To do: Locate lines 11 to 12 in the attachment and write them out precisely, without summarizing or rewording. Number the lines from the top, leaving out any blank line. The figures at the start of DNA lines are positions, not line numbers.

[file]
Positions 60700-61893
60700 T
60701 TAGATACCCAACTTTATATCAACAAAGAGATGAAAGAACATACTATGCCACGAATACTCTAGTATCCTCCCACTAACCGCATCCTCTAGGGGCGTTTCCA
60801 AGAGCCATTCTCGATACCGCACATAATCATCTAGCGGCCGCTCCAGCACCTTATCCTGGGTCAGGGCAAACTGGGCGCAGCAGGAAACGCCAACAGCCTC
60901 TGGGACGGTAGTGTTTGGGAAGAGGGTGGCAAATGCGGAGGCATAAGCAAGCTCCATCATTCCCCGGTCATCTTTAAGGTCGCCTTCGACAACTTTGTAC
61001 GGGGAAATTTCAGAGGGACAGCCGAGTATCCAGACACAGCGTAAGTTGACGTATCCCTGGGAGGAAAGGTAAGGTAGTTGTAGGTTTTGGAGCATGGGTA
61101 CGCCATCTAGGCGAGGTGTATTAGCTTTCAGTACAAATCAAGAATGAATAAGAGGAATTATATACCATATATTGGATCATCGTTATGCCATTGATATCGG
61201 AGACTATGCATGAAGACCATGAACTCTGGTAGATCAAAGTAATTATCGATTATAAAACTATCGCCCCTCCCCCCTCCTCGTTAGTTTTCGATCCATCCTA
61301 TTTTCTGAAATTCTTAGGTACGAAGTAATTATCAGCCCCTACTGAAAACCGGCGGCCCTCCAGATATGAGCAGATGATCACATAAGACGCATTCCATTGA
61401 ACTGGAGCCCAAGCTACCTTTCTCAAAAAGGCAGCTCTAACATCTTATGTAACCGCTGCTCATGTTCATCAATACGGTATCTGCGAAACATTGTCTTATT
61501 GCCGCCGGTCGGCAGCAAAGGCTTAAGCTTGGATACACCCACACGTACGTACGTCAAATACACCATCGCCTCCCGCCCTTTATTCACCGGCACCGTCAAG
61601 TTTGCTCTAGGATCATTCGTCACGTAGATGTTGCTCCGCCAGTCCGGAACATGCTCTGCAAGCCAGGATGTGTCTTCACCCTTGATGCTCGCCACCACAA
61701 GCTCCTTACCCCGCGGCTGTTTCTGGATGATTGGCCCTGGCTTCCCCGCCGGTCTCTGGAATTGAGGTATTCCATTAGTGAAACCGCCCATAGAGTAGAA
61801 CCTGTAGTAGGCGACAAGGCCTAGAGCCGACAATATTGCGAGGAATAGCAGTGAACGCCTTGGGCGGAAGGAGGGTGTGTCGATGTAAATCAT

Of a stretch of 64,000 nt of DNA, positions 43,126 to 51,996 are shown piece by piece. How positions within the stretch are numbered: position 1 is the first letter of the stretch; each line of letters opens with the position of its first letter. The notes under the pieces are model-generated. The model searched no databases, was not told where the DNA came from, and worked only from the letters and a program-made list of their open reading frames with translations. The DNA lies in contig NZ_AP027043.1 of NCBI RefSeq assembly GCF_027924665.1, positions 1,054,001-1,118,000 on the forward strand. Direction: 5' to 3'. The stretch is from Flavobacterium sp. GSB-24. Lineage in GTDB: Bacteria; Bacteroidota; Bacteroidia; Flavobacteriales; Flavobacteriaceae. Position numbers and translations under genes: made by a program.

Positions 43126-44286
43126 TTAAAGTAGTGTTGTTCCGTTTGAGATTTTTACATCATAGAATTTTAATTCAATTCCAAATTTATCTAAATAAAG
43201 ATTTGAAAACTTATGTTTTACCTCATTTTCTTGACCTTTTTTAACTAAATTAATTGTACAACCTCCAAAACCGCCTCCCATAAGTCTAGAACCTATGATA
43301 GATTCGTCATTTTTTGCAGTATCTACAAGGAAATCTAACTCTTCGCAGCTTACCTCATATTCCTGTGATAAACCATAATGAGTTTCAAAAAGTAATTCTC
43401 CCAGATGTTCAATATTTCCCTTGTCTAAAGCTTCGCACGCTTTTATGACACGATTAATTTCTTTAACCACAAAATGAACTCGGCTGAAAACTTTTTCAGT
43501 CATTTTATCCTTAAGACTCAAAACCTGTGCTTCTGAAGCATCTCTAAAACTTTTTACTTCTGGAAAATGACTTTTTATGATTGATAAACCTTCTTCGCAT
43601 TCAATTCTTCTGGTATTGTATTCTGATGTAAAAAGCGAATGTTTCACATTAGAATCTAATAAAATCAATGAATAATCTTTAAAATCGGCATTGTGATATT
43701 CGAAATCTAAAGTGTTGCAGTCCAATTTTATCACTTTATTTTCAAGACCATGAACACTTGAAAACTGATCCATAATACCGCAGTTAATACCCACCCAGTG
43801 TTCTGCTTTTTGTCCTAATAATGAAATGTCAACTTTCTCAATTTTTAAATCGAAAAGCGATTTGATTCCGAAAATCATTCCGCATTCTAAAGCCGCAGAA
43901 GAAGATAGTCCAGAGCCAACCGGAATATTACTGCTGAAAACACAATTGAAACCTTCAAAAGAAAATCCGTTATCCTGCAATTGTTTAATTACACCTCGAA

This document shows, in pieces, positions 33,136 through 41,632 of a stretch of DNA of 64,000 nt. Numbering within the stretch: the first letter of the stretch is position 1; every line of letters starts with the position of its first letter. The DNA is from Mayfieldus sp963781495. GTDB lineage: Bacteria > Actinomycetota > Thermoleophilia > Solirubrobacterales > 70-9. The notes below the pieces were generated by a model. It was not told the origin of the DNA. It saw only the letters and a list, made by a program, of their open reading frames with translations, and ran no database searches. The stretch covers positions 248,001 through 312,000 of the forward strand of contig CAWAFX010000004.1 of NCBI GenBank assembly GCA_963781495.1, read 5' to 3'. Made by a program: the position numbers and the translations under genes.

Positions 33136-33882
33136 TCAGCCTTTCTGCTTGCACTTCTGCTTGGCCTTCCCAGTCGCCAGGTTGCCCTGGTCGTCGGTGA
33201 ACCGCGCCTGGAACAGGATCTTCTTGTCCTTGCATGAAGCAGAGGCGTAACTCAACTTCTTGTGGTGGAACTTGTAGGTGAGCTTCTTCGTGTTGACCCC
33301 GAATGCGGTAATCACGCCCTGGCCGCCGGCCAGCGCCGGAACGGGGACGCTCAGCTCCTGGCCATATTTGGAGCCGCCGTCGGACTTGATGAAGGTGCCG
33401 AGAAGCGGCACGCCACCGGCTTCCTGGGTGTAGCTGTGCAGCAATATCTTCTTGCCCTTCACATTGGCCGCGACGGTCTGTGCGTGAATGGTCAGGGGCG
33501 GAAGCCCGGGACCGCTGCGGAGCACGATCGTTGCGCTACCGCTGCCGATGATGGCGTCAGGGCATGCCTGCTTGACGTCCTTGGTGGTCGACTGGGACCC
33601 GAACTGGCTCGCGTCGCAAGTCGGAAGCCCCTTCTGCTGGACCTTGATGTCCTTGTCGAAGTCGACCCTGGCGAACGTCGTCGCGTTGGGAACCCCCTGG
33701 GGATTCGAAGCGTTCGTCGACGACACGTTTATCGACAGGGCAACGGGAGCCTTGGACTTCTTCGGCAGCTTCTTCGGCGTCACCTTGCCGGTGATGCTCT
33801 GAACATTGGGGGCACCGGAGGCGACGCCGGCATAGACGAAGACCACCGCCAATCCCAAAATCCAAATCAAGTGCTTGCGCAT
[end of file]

61501 GCCGCCGGTCGGCAGCAAAGGCTTAAGCTTGGATACACCCACACGTACGTACGTCAAATACACCATCGCCTCCCGCCCTTTATTCACCGGCACCGTCAAG
61601 TTTGCTCTAGGATCATTCGTCACGTAGATGTTGCTCCGCCAGTCCGGAACATGCTCTGCAAGCCAGGATGTGTCTTCACCCTTGATGCTCGCCACCACAA